Microsoft’s new Surface book, coupled with the launch of Windows 10, was a quiet shot fired over the bow of Apple — we say “quiet” in the sense that Apple may be far too mired in its war with Alphabet to realize the enormity of Microsoft’s newest release. Both products were met with great fanfare, prompting Time to refer to the new Microsoft machine as the Gorgeous New MacBook Killer.
Further, Microsoft’s quarterly earnings were a sparkling surprise, likely padded by the money saved on salaries from laying off 7,800 employees — another sign that Microsoft is remaining diligent while Google and Apple distract each other.
Last, but certainly not least, we believe the company trended largely due to its value. MSFT’s opening price on October 1 was $44.75. At the time of writing (October 30), its stock is sitting at $53.30. That’s a very healthy 19% jump for anyone who bought in early. On the topic of value, for the price of one $711 share in GOOG — which doesn’t pay a dividend — you can buy 13 shares in Microsoft while collecting dividends. Compared with Apple, Microsoft is a half-price sale.
We added this stock to our Best Dividend Stock list a few months ago dues to its tremendous estimated growth in earnings potential, huge cash on its balance sheet for dividend payouts and a valuation that looks extremely attractive.
The Gilead Sciences (GILD ) ticker page saw a notable increase as the biotech giant released earnings last week that grew more than 60%. In the recent market turmoil amidst a tweet by Hillary Clinton that smashed the biotech industry this stock firmly stood its ground.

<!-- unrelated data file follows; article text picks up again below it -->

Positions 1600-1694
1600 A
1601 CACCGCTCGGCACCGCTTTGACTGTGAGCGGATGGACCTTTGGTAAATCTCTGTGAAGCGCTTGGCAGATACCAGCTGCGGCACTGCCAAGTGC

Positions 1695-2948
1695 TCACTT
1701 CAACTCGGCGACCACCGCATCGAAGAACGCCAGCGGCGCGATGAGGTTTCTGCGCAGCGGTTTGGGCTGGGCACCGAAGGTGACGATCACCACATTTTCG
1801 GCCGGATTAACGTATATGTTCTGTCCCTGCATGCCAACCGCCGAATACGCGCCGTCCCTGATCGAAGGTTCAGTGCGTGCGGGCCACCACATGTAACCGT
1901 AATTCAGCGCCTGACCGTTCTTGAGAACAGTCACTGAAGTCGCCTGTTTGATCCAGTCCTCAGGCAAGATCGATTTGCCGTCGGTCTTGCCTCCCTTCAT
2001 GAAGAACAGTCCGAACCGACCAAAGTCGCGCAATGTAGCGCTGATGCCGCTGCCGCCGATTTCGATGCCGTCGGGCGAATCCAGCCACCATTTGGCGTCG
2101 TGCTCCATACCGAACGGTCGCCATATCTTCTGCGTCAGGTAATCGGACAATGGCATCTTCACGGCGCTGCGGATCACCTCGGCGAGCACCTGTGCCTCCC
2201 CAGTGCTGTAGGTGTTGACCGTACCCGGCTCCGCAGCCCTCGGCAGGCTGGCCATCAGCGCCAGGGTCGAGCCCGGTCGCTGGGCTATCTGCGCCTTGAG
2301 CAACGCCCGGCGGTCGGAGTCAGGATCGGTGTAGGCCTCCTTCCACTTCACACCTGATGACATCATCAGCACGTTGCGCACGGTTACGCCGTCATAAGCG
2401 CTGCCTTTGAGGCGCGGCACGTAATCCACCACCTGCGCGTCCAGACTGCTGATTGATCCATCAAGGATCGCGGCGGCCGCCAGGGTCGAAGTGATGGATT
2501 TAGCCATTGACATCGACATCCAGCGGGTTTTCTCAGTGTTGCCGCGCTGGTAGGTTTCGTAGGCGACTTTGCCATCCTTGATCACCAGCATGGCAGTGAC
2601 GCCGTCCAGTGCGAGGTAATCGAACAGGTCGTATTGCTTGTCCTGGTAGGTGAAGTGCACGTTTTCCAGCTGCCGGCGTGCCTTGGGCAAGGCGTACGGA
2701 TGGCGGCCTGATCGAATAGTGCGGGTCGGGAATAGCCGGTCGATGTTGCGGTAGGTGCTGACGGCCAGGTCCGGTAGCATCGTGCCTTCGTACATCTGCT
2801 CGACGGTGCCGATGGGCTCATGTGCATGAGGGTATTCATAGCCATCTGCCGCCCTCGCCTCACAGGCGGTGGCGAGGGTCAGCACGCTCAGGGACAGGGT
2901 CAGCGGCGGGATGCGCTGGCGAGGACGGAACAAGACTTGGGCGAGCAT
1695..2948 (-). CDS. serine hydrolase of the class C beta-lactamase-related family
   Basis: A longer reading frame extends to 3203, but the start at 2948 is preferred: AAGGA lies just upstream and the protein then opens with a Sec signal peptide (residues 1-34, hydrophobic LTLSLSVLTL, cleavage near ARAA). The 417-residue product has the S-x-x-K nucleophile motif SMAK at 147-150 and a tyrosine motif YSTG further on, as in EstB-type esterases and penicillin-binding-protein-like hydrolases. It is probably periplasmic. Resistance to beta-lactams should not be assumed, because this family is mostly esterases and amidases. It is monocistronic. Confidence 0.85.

On October 22, the FDA announced that AbbVie’s (ABBV ) Viekira Pak and Technivie, used to treat hepatitis C, could cause serious liver injury, especially in patients with underlying advanced liver disease. AbbVie’s drug was always a cause of worry for Gilead Sciences investors. This announcement made Gilead’s stock rise 6.93% and AbbVie’s decrease 11.5%. However, AbbVie quickly recovered to its pre-FDA announcement levels, which is a sign that smart money entered the stock when markets got bearish on it. Post earnings announcement, the stock gapped up and crossed $60. We recommended AbbVie on March 1, 2013, when it was at $36.69, and the stock still remains on our list.
The above chart takes a look at the movement of Gilead Sciences and Abbvie post announcement.
A dividend Investing 101 article on Dividend Dates was trending for the second time in a week as investors and dividend capture strategists tried to make sense of all the different dates that a dividend investor has to know if he or she wants to trade/invest in dividend stocks.
We at Dividend.com know how technology is interwoven in our daily lives. Dividend.com has become a central source of information for all things dividends on Wall Street. By analyzing how you, our valued readers, search our property, we hope to uncover important trends that help forecast stock market performance. Every Friday, we’ll share these search patterns for the week that went by in order to assist you in making insightful decisions for your portfolio.